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IN RE: the ADOPTION M.S.M.-P. N.P., Petitioner, v. A.K. and S.K, Respondents.
¶ 1 In 2012, N.P.'s parental rights to M.S.M.-P. were terminated in a closed proceeding. N.P.'s attorney affirmatively consented to the closure, and soon afterward, M.S.M.-P. was adopted by his stepfather. N.P. seeks reversal because the trial court closed the proceeding without analyzing the Ishikawa1 factors. We conclude N.P. waived his right to open proceedings under article I, section 10 of our state constitution.
Facts and Procedural History
¶ 2 M.S.M.-P. was born in April 2000. His biological parents, S.K. and N.P., met in 1999, and their relationship was marked from the beginning by physical abuse against S.K. S.K. and N.P.'s relationship ended within two weeks of M.S.M.-P.'s birth. During the first three years of M.S.M.-P.'s life, N.P. visited him fewer than 10 times, and he has not seen or had any contact with him since then.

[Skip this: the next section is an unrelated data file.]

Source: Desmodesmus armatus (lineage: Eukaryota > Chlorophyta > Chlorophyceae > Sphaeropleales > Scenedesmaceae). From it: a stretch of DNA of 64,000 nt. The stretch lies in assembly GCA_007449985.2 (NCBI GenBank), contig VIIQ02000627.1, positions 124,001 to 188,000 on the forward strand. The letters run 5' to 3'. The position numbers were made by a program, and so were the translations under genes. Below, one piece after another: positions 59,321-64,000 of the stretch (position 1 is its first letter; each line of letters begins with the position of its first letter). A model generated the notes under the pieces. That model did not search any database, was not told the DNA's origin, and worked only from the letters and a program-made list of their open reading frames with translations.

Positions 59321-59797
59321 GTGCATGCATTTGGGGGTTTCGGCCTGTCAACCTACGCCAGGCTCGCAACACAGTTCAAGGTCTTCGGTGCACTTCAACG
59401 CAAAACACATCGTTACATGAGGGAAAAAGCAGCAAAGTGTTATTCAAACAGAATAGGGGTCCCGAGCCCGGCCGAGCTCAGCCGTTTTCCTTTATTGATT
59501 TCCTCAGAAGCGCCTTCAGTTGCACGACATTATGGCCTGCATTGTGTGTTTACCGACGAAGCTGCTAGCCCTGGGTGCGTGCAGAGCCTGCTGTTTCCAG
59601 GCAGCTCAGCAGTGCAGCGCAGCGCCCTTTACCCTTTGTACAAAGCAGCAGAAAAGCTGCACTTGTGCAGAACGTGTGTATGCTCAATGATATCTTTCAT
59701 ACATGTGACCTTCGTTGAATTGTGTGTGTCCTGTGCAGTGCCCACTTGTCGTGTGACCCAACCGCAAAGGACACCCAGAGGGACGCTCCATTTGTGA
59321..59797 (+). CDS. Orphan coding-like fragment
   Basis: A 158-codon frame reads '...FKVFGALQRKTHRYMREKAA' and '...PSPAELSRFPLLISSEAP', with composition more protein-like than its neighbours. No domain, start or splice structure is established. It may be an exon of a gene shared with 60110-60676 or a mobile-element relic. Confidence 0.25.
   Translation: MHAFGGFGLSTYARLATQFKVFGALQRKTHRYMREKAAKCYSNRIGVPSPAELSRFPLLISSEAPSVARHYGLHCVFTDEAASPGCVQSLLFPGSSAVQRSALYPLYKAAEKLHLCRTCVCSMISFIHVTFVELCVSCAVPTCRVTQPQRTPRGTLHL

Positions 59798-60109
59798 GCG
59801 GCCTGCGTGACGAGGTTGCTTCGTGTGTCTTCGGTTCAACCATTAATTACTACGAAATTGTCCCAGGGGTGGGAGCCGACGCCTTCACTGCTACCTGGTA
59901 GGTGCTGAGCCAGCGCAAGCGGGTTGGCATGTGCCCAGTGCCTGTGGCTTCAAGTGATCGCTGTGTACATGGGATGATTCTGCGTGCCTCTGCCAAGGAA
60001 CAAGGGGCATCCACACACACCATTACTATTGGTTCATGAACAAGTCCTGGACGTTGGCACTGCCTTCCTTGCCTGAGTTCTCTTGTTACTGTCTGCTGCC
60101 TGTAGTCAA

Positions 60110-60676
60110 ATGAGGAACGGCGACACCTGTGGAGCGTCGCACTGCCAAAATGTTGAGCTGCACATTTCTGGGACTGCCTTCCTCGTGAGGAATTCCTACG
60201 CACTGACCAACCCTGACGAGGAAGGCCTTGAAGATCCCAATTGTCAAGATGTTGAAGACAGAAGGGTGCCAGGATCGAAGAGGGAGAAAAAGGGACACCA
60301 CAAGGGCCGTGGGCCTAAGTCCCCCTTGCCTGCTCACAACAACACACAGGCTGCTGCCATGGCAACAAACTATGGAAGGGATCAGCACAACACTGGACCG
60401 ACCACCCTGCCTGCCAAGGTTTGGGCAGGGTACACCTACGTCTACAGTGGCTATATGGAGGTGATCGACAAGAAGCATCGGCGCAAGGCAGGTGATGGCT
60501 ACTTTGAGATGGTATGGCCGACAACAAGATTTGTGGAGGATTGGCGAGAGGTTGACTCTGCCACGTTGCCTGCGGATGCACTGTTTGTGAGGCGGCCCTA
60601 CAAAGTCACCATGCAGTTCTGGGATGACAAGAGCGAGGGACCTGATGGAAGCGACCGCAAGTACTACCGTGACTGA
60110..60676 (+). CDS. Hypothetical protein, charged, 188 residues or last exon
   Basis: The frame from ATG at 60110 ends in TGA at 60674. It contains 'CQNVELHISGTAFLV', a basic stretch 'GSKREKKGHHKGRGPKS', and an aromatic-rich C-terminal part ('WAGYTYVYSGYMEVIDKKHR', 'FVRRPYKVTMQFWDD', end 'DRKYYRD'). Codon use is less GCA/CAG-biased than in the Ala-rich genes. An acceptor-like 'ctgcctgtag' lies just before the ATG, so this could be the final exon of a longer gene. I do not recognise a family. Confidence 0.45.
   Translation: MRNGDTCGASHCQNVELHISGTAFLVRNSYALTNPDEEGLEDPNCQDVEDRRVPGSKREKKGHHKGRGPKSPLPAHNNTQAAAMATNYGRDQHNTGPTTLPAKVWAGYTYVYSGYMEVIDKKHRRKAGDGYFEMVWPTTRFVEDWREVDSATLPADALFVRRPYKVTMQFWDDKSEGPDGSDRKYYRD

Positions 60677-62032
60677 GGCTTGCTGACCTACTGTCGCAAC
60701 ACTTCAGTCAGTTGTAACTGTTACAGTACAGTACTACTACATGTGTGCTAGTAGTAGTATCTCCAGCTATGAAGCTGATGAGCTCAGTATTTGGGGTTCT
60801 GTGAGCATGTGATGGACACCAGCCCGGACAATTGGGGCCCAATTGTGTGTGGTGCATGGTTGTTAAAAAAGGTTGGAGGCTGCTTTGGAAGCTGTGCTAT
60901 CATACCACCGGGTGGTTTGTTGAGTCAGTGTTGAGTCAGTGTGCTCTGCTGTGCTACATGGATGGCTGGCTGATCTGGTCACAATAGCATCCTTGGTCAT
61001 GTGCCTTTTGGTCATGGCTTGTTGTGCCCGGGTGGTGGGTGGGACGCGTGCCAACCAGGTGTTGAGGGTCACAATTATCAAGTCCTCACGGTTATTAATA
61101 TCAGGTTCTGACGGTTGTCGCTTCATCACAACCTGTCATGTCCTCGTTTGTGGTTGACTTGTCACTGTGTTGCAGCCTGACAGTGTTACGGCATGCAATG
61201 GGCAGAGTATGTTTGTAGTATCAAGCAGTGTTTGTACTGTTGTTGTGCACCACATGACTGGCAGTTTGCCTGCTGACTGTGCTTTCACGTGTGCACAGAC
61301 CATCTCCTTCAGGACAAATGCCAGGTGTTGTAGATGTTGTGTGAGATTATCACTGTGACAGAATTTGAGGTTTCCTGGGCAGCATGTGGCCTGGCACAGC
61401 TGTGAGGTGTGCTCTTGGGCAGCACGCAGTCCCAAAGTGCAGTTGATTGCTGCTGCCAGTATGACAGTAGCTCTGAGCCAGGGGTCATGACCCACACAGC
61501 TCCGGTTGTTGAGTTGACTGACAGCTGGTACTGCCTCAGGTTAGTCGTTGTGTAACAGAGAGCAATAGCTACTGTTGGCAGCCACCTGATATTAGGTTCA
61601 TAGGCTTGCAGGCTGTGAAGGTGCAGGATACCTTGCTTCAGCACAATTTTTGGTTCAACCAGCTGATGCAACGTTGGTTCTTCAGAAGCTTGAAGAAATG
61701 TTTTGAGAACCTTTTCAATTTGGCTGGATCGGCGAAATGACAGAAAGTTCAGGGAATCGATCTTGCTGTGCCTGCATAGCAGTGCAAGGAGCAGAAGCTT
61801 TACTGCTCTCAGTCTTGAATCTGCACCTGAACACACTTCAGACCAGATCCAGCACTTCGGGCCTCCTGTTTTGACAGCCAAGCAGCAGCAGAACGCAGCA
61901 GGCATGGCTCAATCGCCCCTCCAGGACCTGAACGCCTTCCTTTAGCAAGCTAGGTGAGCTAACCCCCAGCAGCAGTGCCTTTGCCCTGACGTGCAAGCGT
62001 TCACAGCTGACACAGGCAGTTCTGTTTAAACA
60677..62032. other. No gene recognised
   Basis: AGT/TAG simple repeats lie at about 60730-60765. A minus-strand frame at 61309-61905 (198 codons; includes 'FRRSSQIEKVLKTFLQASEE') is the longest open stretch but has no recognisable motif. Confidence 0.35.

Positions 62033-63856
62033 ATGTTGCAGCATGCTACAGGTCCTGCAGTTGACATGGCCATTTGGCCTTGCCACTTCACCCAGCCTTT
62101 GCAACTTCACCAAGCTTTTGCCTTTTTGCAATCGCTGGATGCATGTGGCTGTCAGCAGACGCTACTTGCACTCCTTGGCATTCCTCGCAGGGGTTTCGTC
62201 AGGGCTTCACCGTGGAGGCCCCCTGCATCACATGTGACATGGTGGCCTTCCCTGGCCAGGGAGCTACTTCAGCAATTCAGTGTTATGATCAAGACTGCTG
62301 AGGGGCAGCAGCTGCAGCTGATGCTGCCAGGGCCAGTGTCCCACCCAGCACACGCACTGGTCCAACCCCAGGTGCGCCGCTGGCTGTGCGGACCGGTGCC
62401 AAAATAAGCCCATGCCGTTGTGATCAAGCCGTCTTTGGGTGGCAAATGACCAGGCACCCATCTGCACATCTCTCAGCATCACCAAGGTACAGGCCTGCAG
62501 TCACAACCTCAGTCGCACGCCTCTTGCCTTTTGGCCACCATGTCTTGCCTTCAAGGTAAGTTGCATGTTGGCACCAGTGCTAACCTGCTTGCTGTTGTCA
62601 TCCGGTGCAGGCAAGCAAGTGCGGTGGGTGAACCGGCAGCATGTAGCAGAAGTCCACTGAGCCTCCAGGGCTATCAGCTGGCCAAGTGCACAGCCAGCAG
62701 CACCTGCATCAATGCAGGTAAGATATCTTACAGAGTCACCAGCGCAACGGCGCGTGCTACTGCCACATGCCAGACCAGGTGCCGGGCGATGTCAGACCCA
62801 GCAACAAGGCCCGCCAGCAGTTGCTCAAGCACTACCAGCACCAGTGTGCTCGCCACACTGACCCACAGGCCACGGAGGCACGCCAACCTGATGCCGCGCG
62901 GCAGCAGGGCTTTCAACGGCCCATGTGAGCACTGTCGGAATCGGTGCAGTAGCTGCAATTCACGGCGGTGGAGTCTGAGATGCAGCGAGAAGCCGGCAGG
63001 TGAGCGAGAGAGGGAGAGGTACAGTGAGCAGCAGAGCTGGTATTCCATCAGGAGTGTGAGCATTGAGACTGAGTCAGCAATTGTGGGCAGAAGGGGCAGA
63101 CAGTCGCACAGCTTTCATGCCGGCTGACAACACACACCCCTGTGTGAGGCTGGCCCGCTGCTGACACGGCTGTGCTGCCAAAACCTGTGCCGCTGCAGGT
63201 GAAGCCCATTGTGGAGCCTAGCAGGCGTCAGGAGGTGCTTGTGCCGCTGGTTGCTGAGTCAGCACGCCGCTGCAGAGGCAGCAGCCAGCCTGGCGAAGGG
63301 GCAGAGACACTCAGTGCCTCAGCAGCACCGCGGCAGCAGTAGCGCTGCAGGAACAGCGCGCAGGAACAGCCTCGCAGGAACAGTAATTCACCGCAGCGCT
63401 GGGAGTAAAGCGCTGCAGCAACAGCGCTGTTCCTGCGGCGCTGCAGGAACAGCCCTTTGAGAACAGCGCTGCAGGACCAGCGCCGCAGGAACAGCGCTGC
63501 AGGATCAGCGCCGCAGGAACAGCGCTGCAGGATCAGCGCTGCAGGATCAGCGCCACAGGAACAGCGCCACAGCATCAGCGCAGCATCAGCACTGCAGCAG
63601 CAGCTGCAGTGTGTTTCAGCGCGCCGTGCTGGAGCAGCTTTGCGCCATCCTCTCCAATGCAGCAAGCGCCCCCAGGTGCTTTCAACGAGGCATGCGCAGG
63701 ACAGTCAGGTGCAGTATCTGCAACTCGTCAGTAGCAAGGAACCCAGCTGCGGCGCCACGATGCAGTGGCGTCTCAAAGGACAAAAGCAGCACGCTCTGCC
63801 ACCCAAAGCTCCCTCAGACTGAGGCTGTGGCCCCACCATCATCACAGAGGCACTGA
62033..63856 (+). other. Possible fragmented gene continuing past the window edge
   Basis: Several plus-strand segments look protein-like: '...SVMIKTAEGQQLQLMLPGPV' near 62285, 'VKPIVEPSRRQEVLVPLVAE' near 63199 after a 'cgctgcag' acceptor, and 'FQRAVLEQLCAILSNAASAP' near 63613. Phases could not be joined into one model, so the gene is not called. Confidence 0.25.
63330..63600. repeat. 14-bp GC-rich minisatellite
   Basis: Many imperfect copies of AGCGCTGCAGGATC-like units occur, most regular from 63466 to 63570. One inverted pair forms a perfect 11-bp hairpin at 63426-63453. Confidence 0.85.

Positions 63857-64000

¶ 3 In 2002, when M.S.M.-P. was two years old, his mother S .K. began a relationship with A.K. S.K., A.K., and M.S.M.-P. have lived together as a family since 2003, and S.K. and A.K. married in 2008. A.K. has cared for M.S.M.-P. since they began living together and has been the only father M.S.M.-P. has known. S.K. and A.K. have had two other children together. In early 2010, A.K. decided to adopt M.S.M.-P. and sought N.P.'s consent. After N.P. refused to consent to the adoption, A.K. filed a petition to terminate N.P.'s parental rights and to obtain permanent custody with the right to adopt. S.K. joined in the petition.